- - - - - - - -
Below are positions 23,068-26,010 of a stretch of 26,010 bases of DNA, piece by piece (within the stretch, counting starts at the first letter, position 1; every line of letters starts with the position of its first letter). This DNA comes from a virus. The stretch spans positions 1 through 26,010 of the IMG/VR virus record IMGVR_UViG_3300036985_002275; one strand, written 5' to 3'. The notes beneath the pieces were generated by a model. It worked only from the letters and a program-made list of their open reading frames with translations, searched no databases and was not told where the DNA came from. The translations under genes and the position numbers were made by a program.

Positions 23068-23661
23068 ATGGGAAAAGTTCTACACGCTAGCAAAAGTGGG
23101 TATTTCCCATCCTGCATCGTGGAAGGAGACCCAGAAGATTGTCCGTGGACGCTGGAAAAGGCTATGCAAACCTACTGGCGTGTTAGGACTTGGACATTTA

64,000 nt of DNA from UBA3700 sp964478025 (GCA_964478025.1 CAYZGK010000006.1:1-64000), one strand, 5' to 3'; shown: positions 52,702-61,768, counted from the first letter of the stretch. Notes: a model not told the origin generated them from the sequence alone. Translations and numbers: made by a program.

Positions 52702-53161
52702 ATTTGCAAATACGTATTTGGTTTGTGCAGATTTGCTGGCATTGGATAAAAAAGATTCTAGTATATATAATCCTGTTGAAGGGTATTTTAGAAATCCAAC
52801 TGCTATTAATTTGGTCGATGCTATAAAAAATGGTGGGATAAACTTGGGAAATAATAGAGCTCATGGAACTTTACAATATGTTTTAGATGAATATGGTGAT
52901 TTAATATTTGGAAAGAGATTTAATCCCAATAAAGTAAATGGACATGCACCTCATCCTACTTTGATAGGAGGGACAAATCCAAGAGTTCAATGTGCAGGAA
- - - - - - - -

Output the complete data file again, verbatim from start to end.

Below are positions 23,068-26,010 of a stretch of 26,010 bases of DNA, piece by piece (within the stretch, counting starts at the first letter, position 1; every line of letters starts with the position of its first letter). This DNA comes from a virus. The stretch spans positions 1 through 26,010 of the IMG/VR virus record IMGVR_UViG_3300036985_002275; one strand, written 5' to 3'. The notes beneath the pieces were generated by a model. It worked only from the letters and a program-made list of their open reading frames with translations, searched no databases and was not told where the DNA came from. The translations under genes and the position numbers were made by a program.

Positions 23068-23661
23068 ATGGGAAAAGTTCTACACGCTAGCAAAAGTGGG
23101 TATTTCCCATCCTGCATCGTGGAAGGAGACCCAGAAGATTGTCCGTGGACGCTGGAAAAGGCTATGCAAACCTACTGGCGTGTTAGGACTTGGACATTTA

64,000 nt of DNA from UBA3700 sp964478025 (GCA_964478025.1 CAYZGK010000006.1:1-64000), one strand, 5' to 3'; shown: positions 52,702-61,768, counted from the first letter of the stretch. Notes: a model not told the origin generated them from the sequence alone. Translations and numbers: made by a program.

Positions 52702-53161
52702 ATTTGCAAATACGTATTTGGTTTGTGCAGATTTGCTGGCATTGGATAAAAAAGATTCTAGTATATATAATCCTGTTGAAGGGTATTTTAGAAATCCAAC
52801 TGCTATTAATTTGGTCGATGCTATAAAAAATGGTGGGATAAACTTGGGAAATAATAGAGCTCATGGAACTTTACAATATGTTTTAGATGAATATGGTGAT
52901 TTAATATTTGGAAAGAGATTTAATCCCAATAAAGTAAATGGACATGCACCTCATCCTACTTTGATAGGAGGGACAAATCCAAGAGTTCAATGTGCAGGAA